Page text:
Tuesday, January 11, 2011

Love Tattooed on a Child's Thigh

I was pleasantly surprised to see this written on Gabby's thigh, tattooed in ballpen ink where she thought I couldn't see it. "Oh, what is this? Can I see it?" But she tried to move away and covered the words with her hand.

Here's another shot:

I am not the perfect mother, no matter how hard I try. But that "tattoo" on Gabby's thigh is all the assurance I will ever need that somehow, I am doing a good job.

Sunday, January 09, 2011

The Luckiest Mom in the World

There are days when every little task feels like a challenge, every person you encounter, even someone you truly love, a foe. On those days, which we all have, I am able to cope because of my daughters. Alex, whose attitude and disposition in life is more like mine, entertains me with her rants. Only she can come up with something like, "I'm a people person. I just hate people." Or "Gusto kong mag-recycle ng friends. Kasi ang mga plastic, nire-recycle, di ba?"

Gabby, on the other hand, is much more mellow and demonstrative of her love. She's always there to offer a kiss and a hug, to whisper "I love you" in my ear and say I'm her most favorite person in the world. She cries whenever I don't feel well and never fails to remind me that she's very lucky because I am her mom.

"No, baby," I always say, "I'm the lucky one because I have you and ate."

Thursday, January 06, 2011

Pain Much, Lose Much

My quest for a fitter and of course thinner body is taking its toll on my toes. I am wallclimbing again after yearssss of overeating and not exercising.

I always thought I was one of the lucky few who never gain weight. Back in college, I almost flunked a PE class because I lost weight. I enrolled in Weight Training and chose weight gain for my program. Finals had the teacher weighing us and comparing our first- and last-day of class weights. I went from thin to skinny and my teacher threatened to fail me right there and then. Good thing she didn't. But oftentimes I wish I still had the 21 3/4-inch waist.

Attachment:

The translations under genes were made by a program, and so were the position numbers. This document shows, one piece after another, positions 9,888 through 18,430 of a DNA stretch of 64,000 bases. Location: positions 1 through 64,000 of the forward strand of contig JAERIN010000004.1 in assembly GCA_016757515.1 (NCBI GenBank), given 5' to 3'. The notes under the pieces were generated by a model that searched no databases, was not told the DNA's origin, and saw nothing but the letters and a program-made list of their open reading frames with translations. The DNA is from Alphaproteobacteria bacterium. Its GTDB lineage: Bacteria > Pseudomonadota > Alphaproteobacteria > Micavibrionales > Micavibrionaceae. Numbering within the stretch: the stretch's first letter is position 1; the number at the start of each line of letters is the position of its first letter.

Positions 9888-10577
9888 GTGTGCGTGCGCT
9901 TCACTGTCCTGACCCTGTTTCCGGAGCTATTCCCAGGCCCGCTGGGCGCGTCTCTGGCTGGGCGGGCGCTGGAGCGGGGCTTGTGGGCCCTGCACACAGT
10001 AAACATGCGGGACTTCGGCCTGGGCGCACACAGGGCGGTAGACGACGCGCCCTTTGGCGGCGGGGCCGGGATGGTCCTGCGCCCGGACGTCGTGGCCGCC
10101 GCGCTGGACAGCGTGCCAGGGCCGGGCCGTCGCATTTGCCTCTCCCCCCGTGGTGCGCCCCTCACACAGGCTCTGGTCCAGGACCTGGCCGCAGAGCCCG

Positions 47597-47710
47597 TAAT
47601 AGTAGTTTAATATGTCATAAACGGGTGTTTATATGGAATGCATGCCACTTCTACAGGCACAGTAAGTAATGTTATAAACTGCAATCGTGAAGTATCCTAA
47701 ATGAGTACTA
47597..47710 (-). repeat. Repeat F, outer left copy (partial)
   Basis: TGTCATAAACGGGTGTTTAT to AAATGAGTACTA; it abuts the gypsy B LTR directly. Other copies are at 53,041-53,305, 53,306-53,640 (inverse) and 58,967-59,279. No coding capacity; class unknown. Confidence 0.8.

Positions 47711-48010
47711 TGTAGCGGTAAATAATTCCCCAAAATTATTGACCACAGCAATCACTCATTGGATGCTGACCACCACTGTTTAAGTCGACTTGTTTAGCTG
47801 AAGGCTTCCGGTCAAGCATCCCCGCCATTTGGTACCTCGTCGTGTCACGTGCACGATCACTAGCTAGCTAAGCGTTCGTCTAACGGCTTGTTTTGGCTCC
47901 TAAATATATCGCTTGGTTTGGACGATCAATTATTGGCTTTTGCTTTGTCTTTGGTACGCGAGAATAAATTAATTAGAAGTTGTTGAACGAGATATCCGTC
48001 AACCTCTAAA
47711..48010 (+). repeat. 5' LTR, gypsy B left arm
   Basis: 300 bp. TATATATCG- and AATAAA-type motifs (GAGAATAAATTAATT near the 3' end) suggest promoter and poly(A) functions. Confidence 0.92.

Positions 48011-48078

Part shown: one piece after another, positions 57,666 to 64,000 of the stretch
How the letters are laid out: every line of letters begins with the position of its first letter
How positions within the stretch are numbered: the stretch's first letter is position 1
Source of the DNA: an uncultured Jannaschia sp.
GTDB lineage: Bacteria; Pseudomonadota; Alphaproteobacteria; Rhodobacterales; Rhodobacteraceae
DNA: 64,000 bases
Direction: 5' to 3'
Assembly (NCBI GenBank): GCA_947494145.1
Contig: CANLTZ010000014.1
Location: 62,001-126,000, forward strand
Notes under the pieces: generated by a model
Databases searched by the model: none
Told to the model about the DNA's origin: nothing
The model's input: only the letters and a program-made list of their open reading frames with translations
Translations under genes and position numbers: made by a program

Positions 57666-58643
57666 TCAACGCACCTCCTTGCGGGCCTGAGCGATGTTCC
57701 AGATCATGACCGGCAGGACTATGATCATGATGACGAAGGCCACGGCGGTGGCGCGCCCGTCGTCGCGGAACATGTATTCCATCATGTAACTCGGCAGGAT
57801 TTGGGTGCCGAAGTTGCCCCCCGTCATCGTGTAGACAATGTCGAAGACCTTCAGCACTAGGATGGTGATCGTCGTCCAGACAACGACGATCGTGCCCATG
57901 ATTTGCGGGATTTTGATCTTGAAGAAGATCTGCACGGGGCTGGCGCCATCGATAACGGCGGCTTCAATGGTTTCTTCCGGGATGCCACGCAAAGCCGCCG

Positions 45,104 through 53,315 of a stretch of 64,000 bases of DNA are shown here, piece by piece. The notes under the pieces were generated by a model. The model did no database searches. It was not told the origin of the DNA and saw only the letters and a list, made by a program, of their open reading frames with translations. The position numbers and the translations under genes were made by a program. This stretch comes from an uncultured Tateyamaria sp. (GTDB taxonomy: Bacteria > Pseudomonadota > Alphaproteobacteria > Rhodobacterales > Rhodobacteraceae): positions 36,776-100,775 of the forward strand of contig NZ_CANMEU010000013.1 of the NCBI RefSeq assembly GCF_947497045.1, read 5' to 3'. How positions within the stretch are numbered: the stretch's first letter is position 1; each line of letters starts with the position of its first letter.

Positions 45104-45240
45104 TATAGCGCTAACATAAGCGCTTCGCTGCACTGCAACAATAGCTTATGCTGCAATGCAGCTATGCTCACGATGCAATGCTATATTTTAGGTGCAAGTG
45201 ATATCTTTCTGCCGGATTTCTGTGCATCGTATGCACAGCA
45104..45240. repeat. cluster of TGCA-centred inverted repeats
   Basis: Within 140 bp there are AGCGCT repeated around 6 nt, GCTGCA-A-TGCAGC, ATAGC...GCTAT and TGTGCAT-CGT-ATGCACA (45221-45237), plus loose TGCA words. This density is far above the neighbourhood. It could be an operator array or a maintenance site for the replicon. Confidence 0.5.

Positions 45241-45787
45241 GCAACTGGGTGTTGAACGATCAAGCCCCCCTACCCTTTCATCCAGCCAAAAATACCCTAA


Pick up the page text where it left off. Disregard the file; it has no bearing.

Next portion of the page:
After giving birth to my second daughter, I resolved to lose weight and try to gain my pre-childbirth frame. Wallclimbing was the fad then. I was never athletic and would not have tried it had I not heard from a reporter how effective it was for weight loss. It wasn't easy. There was a time when I couldn't climb the stairs in the Malacanang Press Office because of stiff muscles. But eventually, I found myself working out three times a week. And in just two months, I had to overhaul my wardrobe. My pants were so loose that they fell even after I folded them twice over at the waist.

I wallclimbed for about two years (or was it three?) I stopped because work kept me and my buddies busy. And because wallclimbing is an extreme sport, it was difficult finding new buddies to climb with.

But recently, I was able to convince several friends to try it. And like it, they did. Still, our busy schedules are hard to reconcile. My goal for now is to be able to wallclimb at least once a week.

So why do my toes look like they've been run over by a truck with snow tires? I am a size 6 1/2. Sometimes 7. My rock shoes are size 4. I defied my instructor, who told me to buy a size 3 1/2. Rock shoes are meant to be smaller than your feet. My instructor said that if you can walk in them, then they're too big. Whenever I wear them, I feel like a Chinese girl in metal shoes. Imagine what torture my toes go through when I'm actually on the wall.

But as the cliche goes, no pain, no gain. But in this instance, I'd like it to be, pain much, lose much.